Story: Some people who worked with me implementing the Google G Suite platform at my previous company still think it was primarily a technology initiative. However my team’s intent was to create a work renaissance and revolution. My belief is the old power controlling resources, innovation and decision making is dissolving rapidly. New power values are about collaboration, adaption, crowd wisdom, self-organization, radical democracy and transparency, impact assignments, tours of duty, a “find it, learn it, do it” mindset, and more. This workplace transformation is still not obvious to many, and when standing in the middle of a change from well-understood norms to new power forms; it can be disorienting and even frightening.
Key Point: Today, as powerfully explained in their exceptional book entitled New Power by Jeremy Heimans and Henry Timms, our lab is the world. Digging into that way of thinking can be a super mind bender. One has to embrace learning and unlearning by being a technologist, futurist, transformer and hopefully humanist. The workplace, regardless of industry, is going to feel like it’s in a 8.0 earthquake and no one is immune. As Heimans and Timms state: “Too often, this tension gets lampooned as Old Codger versus Young Turk. AARP versus ADD. But there is a deeper cultural shift playing out as old and new power values do battle at work.” This blog is just an appetizer. I hope to inspire you to learn and unlearn much more about new power.
Lead Yourself Moves:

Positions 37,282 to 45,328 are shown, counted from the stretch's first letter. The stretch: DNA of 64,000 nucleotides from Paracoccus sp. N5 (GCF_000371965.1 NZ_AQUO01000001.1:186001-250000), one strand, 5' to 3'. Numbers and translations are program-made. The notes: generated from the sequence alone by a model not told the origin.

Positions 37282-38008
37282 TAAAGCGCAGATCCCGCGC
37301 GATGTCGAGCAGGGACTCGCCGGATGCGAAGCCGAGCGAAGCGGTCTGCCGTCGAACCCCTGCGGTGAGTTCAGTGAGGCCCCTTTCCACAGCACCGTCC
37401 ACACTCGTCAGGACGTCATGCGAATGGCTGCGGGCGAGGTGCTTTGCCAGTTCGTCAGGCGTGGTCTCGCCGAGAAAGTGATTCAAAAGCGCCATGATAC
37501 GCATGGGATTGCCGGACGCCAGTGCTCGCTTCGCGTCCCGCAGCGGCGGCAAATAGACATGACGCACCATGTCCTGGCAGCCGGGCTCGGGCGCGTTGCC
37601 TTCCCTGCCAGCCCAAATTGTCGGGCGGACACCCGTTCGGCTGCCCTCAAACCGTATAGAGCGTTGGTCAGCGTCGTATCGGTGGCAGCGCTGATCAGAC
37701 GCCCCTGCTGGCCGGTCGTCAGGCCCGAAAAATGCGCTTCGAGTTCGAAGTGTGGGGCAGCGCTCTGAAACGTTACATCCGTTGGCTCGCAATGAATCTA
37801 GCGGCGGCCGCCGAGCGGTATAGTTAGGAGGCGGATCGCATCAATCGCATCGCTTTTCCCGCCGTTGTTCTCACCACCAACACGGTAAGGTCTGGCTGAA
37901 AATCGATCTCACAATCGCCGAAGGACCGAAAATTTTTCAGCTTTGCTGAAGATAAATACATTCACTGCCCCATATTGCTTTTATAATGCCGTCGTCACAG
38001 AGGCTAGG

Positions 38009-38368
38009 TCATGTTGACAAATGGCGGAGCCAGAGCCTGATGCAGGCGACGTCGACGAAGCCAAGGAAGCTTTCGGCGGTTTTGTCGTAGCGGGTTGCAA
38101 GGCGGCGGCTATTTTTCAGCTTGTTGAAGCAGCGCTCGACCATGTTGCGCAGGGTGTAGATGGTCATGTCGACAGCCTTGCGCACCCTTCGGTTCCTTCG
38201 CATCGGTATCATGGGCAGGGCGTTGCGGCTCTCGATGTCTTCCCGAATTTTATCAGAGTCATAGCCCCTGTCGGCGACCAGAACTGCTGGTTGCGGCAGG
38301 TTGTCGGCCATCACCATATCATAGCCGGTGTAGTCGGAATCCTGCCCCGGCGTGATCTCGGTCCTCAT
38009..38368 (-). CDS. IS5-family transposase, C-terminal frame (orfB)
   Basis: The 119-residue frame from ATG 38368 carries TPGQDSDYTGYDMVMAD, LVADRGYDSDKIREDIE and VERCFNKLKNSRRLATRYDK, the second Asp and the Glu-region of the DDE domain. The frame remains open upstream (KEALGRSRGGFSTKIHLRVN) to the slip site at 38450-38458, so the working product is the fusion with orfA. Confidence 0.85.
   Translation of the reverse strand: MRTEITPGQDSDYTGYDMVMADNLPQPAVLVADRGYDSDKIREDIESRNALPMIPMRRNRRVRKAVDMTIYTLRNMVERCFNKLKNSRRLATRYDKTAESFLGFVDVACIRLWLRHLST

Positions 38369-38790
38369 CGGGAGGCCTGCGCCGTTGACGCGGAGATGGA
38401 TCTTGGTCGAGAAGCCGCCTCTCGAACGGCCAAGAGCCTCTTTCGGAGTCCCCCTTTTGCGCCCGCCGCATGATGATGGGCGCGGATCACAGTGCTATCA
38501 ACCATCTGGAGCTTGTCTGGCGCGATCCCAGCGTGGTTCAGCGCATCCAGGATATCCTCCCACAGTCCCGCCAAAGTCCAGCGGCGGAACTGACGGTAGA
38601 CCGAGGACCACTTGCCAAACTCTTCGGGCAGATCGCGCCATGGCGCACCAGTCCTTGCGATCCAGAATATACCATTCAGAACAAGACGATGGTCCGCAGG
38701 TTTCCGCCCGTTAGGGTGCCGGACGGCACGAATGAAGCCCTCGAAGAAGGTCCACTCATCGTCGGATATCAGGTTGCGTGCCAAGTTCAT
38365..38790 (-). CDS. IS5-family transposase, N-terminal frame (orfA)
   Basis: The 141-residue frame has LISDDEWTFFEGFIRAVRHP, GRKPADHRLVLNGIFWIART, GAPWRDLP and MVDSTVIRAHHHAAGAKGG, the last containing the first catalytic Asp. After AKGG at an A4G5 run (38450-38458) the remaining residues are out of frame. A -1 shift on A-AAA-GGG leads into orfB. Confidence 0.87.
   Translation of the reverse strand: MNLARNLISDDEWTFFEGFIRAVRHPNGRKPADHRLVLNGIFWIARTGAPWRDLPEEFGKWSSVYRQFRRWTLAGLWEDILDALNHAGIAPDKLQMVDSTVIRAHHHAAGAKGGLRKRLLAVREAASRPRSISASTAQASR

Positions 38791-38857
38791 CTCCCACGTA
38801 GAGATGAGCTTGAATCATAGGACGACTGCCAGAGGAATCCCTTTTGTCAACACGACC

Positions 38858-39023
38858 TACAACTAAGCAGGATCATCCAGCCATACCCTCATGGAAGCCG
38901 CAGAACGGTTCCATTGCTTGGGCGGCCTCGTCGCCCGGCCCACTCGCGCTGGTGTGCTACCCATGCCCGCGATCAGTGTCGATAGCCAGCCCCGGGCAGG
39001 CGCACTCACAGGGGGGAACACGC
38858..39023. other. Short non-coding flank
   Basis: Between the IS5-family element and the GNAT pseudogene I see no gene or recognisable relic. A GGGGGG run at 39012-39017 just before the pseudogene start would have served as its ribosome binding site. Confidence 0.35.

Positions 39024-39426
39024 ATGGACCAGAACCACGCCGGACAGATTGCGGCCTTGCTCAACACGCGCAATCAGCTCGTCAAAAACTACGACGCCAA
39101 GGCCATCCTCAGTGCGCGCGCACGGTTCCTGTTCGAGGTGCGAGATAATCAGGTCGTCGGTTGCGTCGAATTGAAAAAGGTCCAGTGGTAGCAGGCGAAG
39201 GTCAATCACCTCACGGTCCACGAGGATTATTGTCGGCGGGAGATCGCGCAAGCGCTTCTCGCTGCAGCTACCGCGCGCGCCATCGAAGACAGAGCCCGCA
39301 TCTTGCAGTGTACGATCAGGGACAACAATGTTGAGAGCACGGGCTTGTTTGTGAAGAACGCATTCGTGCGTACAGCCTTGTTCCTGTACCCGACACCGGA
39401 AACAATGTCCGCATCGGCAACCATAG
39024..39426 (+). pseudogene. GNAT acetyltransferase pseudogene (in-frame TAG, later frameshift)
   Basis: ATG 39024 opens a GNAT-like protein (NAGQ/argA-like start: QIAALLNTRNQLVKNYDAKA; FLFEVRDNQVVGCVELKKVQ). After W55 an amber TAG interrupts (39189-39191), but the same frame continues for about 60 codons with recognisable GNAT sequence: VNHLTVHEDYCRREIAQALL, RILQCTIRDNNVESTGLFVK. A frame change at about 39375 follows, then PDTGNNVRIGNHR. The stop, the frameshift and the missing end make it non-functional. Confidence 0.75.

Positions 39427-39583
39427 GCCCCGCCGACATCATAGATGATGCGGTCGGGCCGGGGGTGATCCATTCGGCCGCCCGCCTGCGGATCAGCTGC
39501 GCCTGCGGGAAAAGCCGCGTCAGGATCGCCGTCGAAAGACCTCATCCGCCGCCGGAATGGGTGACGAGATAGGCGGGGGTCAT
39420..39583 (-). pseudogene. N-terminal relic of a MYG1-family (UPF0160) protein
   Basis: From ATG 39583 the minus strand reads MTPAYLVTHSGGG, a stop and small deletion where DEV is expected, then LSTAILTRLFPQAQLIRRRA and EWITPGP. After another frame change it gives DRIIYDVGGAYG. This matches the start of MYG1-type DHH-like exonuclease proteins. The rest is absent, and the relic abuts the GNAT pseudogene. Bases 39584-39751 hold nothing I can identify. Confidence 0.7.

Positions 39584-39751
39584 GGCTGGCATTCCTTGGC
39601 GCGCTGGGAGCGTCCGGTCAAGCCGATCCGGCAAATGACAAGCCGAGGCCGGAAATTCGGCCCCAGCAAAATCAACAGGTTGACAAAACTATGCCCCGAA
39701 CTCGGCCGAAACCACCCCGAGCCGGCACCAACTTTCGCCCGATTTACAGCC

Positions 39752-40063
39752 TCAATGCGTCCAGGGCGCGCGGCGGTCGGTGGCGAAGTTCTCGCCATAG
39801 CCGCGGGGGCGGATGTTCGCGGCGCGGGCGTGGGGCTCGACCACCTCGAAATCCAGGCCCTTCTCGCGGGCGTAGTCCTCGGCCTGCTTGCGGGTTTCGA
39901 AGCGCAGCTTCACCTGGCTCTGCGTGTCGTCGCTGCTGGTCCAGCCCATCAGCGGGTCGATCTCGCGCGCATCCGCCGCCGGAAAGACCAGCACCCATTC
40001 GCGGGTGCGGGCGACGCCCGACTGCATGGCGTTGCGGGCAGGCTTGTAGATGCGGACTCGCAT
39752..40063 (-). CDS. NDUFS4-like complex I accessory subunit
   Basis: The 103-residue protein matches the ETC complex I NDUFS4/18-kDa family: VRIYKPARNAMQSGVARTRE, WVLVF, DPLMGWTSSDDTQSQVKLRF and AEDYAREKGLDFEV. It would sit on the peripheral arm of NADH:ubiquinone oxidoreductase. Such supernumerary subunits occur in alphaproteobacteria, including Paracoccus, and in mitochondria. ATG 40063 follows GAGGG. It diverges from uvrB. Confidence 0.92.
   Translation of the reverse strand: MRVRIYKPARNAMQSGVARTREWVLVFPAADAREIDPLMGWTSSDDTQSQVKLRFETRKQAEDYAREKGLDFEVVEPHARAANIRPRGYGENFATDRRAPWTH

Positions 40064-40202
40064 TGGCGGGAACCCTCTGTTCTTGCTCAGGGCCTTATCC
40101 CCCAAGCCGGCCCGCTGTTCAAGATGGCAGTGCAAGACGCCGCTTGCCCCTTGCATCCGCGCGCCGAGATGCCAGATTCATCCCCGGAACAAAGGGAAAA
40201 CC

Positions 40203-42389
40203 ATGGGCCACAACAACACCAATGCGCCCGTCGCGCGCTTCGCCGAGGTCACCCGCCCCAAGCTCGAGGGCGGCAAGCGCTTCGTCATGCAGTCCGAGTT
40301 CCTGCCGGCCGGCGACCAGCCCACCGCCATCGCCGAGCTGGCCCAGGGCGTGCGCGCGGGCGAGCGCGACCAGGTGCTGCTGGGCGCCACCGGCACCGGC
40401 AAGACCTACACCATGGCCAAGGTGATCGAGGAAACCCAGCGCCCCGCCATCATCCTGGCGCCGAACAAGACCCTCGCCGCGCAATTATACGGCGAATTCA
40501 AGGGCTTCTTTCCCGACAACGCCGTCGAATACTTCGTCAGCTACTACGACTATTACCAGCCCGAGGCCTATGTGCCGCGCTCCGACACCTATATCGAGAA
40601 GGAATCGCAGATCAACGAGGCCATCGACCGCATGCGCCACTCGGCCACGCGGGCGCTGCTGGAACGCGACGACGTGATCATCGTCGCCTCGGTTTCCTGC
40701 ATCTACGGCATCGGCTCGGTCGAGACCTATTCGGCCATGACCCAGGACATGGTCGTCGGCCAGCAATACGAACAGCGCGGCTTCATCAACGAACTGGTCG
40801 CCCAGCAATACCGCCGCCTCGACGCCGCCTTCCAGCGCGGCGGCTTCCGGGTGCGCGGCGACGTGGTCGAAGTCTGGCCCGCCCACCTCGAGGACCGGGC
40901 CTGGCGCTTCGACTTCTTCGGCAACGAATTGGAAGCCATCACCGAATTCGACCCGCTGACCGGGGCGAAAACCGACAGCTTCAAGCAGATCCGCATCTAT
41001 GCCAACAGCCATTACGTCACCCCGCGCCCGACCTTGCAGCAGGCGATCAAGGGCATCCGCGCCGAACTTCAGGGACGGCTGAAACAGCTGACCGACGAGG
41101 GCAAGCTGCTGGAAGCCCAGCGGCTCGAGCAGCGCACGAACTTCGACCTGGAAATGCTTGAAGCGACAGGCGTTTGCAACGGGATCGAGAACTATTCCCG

- Learn what it means to think and act more as a Founder: Create things, feel ownership, live with transparency, learn to navigate being all in/always on, and to drive constructive movement.
- Think of yourself on “tours of duty” versus a career or job.
Lead Others Moves:
- Embrace the concept that leaders are designers.
- Take the New Power quiz to see where you are on the New Power/Old Power spectrum.
New Power in Personal Leadership,
One Millennial View: I’m very curious to learn more about this, and do harbor an appreciation for some “old power” values. For example, I believe in the credibility of a boss with experience, I think competition among co-workers is healthy and motivating, and while transparency can be awesome, forcing everyone to reveal how much they earn teeters on the line of “that’s nobody’s business but my own (my boss and HR’s), and impolite for anyone to ask.” Some other new power values are great, and I look forward to learning/unlearning more.
Edited and published by Garrett Rubis